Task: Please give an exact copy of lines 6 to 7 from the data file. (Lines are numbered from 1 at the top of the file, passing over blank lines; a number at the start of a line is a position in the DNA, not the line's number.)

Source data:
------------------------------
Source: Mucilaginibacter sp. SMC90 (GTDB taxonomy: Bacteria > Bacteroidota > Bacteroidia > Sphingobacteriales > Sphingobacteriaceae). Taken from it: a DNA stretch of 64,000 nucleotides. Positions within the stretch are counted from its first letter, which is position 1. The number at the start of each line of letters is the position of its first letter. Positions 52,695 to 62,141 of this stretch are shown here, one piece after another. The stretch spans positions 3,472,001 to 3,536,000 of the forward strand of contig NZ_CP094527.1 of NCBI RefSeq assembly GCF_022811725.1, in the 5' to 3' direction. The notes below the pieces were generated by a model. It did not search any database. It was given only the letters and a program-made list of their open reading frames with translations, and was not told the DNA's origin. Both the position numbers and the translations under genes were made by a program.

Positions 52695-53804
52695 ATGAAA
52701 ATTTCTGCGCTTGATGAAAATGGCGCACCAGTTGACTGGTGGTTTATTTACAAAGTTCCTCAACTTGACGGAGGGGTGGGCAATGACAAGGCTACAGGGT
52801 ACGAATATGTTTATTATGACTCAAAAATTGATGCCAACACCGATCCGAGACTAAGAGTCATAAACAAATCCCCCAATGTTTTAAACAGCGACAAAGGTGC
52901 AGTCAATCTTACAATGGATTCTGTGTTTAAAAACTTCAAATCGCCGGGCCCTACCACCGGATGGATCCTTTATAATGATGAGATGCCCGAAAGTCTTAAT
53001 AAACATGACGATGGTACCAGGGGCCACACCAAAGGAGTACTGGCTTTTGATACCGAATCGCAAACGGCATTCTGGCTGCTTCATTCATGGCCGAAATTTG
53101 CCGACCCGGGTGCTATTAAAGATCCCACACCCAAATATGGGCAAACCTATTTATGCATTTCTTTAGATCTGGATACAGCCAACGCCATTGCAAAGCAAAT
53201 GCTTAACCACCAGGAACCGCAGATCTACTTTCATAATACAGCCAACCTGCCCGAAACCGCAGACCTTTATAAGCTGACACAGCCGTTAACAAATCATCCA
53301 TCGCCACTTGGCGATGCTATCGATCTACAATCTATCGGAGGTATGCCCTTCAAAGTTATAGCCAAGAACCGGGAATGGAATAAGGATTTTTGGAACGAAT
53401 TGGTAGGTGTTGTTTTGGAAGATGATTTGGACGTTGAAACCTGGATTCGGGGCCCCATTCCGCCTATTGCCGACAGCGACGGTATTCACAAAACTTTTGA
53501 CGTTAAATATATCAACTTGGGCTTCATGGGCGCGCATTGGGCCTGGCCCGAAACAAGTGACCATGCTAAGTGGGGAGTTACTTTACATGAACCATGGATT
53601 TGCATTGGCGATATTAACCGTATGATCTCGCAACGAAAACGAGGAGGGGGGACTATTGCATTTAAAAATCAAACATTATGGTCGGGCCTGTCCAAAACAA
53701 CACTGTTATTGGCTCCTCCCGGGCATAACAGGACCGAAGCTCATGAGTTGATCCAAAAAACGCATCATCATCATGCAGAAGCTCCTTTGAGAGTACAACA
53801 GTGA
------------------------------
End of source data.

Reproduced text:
52901 AGTCAATCTTACAATGGATTCTGTGTTTAAAAACTTCAAATCGCCGGGCCCTACCACCGGATGGATCCTTTATAATGATGAGATGCCCGAAAGTCTTAAT
53001 AAACATGACGATGGTACCAGGGGCCACACCAAAGGAGTACTGGCTTTTGATACCGAATCGCAAACGGCATTCTGGCTGCTTCATTCATGGCCGAAATTTG